College of Liberal Arts & Sciences
Have you had an assignment returned and wondered why your instructor has marked up your grammar and spelling? This isn't an English or Rhetoric class, right?
Rules of grammar do not exist to make your life difficult, but to help us to clearly understand one another. Bad grammar clouds your description or argument, and makes it difficult for your instructor to evaluate how well you completed the assignment. No matter how good your ideas are, you must communicate them clearly if you want to do well.
This isn't just a skill you need in college. Imagine turning in an application for a new job, a report to your boss, a pitch for funding, or giving a presentation where your grammar is confused. You'll make a bad impression. You may be a genius, but if others cannot easily understand your point of view it becomes easy for them to brush it aside.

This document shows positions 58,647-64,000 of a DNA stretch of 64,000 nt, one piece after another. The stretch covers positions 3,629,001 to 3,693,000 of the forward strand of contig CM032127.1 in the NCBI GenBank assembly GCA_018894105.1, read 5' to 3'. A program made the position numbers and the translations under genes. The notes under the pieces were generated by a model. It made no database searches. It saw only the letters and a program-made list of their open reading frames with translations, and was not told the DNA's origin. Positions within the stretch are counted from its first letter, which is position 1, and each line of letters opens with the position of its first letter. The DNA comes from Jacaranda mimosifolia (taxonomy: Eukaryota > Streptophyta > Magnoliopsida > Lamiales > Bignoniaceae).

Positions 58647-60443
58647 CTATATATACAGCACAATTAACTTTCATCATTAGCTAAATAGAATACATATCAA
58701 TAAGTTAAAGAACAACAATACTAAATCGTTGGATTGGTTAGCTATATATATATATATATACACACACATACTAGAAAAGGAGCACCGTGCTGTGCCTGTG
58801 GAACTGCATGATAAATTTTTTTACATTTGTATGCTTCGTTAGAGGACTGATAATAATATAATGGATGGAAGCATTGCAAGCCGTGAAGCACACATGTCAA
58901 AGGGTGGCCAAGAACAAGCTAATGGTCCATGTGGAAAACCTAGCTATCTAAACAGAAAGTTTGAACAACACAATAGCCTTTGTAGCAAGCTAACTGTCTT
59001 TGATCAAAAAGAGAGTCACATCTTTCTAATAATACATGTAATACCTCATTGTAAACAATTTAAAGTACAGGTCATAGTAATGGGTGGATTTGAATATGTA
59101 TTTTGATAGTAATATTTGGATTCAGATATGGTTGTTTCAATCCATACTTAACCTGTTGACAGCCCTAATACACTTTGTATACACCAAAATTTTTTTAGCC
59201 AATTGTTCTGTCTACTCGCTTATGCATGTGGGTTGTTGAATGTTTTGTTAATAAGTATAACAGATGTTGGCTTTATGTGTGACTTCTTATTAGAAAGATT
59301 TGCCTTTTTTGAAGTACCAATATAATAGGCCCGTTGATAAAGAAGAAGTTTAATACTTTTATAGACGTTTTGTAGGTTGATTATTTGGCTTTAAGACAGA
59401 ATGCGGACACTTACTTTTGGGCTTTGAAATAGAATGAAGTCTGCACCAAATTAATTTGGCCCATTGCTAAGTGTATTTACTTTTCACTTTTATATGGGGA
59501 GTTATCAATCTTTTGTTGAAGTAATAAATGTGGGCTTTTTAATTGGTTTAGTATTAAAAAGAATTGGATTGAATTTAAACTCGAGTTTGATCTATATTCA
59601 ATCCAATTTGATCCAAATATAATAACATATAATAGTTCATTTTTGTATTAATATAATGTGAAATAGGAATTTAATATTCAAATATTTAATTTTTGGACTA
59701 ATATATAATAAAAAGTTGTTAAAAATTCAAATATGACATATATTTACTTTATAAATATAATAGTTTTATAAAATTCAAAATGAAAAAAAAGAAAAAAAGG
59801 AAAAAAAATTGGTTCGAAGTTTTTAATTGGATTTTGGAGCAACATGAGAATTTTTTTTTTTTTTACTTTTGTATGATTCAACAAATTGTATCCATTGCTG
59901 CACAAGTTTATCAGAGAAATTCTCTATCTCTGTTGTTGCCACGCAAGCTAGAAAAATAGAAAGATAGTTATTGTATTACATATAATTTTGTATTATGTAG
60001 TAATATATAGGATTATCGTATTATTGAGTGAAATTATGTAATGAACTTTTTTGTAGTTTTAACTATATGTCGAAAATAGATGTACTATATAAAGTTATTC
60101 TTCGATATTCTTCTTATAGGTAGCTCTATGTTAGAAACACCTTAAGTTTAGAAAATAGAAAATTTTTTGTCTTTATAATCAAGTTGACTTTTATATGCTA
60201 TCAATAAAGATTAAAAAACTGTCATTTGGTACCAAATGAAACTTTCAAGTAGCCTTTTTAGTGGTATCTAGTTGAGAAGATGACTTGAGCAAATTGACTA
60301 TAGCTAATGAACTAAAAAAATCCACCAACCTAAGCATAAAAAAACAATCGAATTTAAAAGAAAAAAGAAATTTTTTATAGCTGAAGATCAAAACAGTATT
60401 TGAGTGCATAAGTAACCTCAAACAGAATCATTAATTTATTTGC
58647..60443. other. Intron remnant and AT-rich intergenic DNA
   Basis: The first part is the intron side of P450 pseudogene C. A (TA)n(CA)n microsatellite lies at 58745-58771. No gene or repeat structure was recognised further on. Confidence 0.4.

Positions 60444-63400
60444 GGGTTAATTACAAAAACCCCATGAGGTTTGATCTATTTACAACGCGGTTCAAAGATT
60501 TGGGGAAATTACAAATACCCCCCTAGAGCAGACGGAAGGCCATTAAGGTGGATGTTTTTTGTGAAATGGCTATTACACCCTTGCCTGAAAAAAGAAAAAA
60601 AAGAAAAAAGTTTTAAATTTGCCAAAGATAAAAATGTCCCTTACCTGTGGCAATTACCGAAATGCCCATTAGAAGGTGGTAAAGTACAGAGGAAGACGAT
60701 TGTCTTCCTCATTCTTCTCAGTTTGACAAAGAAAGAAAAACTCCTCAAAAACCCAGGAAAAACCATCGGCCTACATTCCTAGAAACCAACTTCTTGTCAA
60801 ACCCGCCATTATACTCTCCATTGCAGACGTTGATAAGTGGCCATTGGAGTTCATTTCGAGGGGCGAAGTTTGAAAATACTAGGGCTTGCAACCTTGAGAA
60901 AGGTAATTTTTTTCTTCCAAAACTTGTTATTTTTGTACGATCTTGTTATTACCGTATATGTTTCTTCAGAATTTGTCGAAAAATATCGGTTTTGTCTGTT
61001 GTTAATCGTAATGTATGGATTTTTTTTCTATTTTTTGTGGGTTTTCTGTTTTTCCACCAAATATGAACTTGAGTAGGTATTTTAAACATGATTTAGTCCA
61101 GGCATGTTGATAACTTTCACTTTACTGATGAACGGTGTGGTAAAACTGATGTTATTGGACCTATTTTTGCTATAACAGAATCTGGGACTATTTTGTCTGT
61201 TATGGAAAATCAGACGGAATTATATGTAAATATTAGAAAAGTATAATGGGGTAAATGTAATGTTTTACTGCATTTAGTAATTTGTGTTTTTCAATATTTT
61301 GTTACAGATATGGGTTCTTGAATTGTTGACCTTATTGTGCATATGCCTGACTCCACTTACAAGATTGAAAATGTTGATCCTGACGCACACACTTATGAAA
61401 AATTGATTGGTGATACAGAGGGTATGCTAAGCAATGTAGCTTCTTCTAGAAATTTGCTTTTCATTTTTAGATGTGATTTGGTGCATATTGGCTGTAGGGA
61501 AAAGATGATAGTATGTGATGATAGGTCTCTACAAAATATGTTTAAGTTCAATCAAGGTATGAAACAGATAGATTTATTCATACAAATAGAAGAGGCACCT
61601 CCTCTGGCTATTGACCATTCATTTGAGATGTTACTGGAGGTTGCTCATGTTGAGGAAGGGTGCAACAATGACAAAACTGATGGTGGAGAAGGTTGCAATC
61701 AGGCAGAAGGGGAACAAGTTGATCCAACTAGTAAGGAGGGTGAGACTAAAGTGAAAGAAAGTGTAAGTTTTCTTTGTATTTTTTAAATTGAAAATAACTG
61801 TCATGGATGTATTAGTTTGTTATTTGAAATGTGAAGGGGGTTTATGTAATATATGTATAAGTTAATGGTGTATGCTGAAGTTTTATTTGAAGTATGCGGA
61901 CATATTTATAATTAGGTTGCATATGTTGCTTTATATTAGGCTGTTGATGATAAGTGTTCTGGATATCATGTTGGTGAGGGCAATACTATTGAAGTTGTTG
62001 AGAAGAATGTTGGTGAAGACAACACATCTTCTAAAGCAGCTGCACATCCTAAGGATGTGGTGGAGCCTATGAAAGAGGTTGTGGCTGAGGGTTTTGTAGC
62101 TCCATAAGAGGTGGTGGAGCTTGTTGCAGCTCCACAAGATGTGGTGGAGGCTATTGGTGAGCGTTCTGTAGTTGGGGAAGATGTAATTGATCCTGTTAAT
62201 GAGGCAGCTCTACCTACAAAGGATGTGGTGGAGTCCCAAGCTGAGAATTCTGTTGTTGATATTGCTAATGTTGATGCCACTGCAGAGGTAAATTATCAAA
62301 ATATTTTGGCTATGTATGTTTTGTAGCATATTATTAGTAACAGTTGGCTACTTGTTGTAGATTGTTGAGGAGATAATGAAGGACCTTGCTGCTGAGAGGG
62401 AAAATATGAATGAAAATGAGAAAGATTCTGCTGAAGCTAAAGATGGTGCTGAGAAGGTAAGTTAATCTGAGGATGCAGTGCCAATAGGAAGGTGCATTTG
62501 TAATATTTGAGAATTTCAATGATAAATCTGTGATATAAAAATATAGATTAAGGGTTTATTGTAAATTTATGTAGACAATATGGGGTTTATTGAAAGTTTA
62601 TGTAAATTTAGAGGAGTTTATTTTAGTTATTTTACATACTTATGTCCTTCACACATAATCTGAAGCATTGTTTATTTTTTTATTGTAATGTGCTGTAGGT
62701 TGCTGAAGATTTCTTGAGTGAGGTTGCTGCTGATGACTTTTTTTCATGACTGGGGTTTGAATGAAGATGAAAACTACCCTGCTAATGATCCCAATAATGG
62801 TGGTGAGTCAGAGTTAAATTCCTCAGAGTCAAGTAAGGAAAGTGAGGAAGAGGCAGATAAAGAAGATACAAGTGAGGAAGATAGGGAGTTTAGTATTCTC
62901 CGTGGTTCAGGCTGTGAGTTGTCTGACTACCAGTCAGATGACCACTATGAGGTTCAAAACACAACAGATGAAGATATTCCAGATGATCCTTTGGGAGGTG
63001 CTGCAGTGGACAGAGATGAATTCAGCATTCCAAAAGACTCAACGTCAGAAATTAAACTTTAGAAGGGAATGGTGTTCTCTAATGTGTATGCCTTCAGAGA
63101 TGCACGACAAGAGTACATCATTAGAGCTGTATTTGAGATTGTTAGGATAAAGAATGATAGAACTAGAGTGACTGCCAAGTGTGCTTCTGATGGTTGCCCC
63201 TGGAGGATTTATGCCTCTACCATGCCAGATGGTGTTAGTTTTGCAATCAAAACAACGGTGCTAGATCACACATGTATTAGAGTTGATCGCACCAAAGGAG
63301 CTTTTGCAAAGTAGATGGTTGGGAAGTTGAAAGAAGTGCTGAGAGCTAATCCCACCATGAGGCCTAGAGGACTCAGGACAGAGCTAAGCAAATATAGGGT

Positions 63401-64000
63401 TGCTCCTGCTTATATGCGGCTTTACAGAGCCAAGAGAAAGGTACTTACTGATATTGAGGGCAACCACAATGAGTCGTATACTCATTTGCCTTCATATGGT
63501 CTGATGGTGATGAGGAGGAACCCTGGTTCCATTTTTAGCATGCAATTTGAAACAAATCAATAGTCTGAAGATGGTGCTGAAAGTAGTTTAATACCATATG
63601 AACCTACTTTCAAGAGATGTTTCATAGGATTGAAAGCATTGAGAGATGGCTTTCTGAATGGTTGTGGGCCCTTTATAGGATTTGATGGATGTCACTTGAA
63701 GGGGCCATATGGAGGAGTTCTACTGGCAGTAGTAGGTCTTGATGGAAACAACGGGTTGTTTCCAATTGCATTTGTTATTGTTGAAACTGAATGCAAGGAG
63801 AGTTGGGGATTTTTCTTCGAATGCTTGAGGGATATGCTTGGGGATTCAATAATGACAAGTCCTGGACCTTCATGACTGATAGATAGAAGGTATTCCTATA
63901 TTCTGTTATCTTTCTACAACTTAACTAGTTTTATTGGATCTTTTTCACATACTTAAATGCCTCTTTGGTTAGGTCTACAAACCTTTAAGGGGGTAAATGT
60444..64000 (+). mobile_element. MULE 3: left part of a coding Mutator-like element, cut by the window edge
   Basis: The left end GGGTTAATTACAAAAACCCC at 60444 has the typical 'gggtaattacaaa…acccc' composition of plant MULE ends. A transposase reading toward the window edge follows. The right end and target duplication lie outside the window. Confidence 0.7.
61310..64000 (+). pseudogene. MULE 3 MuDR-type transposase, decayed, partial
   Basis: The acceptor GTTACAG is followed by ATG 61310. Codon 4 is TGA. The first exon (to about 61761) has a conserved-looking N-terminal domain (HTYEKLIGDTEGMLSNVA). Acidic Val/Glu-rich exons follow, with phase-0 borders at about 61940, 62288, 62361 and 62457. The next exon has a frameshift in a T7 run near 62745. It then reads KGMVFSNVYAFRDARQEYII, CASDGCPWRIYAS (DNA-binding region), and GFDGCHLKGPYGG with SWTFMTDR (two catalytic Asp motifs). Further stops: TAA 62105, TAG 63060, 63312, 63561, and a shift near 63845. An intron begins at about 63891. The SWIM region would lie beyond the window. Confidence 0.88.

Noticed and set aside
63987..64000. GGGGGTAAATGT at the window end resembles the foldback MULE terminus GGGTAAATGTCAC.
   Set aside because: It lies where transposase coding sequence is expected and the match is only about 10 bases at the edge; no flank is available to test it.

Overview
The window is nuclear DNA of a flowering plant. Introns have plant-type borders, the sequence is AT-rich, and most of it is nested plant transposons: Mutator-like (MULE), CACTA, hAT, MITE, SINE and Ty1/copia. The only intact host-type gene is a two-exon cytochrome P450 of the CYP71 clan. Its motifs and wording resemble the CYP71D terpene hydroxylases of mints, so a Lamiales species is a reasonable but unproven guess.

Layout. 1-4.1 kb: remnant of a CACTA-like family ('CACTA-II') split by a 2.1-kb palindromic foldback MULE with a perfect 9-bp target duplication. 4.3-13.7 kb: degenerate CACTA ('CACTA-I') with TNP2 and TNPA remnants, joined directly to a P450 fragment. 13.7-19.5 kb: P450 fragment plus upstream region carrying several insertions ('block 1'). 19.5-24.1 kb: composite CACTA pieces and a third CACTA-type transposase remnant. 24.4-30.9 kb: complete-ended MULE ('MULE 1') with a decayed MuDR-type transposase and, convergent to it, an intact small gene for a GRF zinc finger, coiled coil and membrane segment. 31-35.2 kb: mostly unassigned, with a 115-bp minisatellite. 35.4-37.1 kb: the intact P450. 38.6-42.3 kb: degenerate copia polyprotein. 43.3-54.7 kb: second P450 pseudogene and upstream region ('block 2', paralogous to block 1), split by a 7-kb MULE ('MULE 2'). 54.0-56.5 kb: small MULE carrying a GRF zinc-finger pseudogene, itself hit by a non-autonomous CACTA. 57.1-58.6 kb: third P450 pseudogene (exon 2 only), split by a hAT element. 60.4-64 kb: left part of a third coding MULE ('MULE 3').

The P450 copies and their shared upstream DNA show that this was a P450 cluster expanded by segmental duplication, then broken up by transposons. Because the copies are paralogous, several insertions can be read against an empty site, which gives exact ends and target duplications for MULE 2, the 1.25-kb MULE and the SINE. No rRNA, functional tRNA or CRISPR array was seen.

We've gathered together some of the most common grammatical errors in our handout Tips for Writing Good. Try spotting the mistake in each sentence and correcting it.
If you can't find the mistake, or want more information on why a particular sentence was incorrect, check out our solutions page, Tips for Writing Well. This page also defines problems your instructors might have identified in your writing, such as passive voice, shifting tenses, or run-on sentences.
We've created a page that provides information to help you understand Passive and Active Voice in your writing.
Our handout Commas, Commas, Commas offers advice on how to use commas effectively in your writing.
The Online Grammar Slammer also offers help on a variety of grammar questions.